Anti-Wicks survey calls have a nasty ring to them

Kelly Wicks talks after being selected for ballot.

By DAVID DUPONT

BG Independent News

The campaign for the State House District 3 seat has already taken a nasty turn.

Residents have received calls by a Texas-based research firm that started as a straight-forward election survey until it started discussing the race between Democrat Kelly Wicks and Republican Theresa Charters Gavarone. Then, said Rick Busselle, a local resident who received a call, the questions turned negative.

Busselle, who sometimes teaches surveying, said he only continuing listening out of professional interest.

The caller asked a series of questions and inquired if this made the respondent more or less likely to support one of the two candidates. Starting with Wicks, the caller cited the candidate’s support for a higher federal minimum wage, adding the contention that it would cost jobs and kill the economy, a highly debatable conclusion. Noting Wicks’ support for Planned Parenthood, the caller referenced a discredited story that the women’s health service sold body parts from aborted fetuses.

Theresa Charters Gavarone

Theresa Charters Gavarone

When it asked about Gavarone’s positions, the spin was all positive.

Wicks said he heard about the calls from people reporting they’d been called “and disgusted by the Trump-style tactics coming from our new state representative.”

Wicks, who owns Grounds for Thought coffee shop with his wife, Laura, said he wasn’t surprised by the turn, though that it came so early was a little surprising.

“In two previous campaigns have been subject to lies innuendo about myself, my family, the shop,” he said. Wicks has previously run for the State House and last year for Bowling Green mayor.

The calls are “trotting out” more of the same, he said.

Wicks said that this time he decided “to stand up” and go public with his complaints. He’s been working too hard for the community to let it pass. “This is one of the reasons people are disgusted with politics, and why it’s so hard to get good people to run for office.”

While not wanting to justify the misinformation in the calls, Wicks asserted that he does support mass transportation because it was good for people, communities and business.

As to Planned Parenthood, he said: “Planned Parenthood provides vital work in this community. It’s unconscionable when Ohio has one of the highest infant mortality rates in the country for Republicans to work to shut down health clinics that people need to solve this problem.”

For her part, Theresa Charters Gavarone said she had no knowledge of the push polling, and only learned of it Wednesday at noontime when a reporter called her.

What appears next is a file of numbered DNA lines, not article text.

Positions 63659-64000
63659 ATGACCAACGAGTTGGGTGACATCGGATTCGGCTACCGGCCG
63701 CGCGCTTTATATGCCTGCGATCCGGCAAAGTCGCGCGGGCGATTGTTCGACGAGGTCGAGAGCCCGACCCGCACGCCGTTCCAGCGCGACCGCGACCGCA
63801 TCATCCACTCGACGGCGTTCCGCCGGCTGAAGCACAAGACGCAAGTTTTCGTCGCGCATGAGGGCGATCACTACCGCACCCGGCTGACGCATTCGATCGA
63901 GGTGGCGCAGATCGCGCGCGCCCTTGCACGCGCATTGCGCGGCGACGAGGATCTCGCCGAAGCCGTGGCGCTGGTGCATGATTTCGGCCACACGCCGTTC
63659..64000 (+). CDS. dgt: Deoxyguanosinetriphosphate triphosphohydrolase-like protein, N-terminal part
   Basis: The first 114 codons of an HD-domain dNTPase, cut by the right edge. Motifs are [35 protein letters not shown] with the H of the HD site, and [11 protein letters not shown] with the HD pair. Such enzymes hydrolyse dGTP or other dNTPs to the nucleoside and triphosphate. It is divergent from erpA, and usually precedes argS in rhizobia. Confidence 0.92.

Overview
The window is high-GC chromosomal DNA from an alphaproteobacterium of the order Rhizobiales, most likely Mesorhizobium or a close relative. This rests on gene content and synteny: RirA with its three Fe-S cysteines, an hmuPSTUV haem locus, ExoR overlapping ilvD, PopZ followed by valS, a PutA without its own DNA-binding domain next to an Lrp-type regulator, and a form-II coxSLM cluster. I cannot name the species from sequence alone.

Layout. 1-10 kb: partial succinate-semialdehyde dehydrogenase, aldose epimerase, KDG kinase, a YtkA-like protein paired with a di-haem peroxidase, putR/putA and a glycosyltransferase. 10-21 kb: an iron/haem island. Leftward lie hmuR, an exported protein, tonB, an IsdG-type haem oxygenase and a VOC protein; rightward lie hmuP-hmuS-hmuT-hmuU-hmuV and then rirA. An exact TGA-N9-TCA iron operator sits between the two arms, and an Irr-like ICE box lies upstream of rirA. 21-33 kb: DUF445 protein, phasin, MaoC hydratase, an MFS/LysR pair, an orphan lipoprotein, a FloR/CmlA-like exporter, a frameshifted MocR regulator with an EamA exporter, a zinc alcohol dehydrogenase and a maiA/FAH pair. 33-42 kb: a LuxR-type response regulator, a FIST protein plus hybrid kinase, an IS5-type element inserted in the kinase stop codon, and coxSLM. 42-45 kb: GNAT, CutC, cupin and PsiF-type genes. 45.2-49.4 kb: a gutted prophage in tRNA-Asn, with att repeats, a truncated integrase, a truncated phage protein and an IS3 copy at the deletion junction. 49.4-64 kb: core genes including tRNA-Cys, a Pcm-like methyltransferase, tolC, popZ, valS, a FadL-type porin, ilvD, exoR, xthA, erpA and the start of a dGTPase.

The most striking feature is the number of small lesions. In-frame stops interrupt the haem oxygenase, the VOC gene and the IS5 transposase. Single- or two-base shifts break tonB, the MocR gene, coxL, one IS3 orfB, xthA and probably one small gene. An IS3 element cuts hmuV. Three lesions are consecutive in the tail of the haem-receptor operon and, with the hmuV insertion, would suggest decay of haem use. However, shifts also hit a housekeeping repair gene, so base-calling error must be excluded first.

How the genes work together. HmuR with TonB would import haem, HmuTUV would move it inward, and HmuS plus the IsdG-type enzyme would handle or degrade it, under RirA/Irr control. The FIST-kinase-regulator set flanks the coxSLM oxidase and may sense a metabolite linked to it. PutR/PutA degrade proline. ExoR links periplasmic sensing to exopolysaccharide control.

“I don’t know anything about it,” she said. Gavarone said she was unaware of what issues were raised in the calls and didn’t know who was behind it.

Asked what she would do to get it stopped, she said: “I don’t know where to begin.”

Gavarone said she had been the victim of dirty tactics as well. Someone had set up a fake Twitter account using her photo with fake quotations. She was able to get it removed.

“I want to run a clean campaign,” Gavarone said.

Wicks insists that the local GOP had a hand in the survey calls, though they may deny it.

Mike Marsh, the Republican County chairman, said the local party had no role in the calls.

Both Wicks and Gavarone are “decent people” who have different positions on issues. That’s how they should be judged.

“It’s outrageous, and I don’t blame him for being mad,” Marsh said.

“I’ve learned with these state and national groups have their own motives and own MOs and unfortunately too much money. I assume they were trying to help her.”

Marsh said these groups believe that to win they need to throw more money and more negativity into the race.

Wayne Park, a spokesman for Pro Mark Research, said because of confidentiality agreements, he could not say who sponsored the poll. He did offer to check to see if there was more information he could divulge. He called two hours later to say he could not reveal who was paying for the survey.

Mike Zickar, the Democratic County chairman, said: “A poll of any kind isn’t cheap. Somebody with a lot of money wants to influence this race, whether it’s local or the House Republicans.”

He suspects the purpose of the calls was to test out possible smears to use against Wicks.

He added: “This shows the Republicans are scared of Kelly Wicks’ campaign.”

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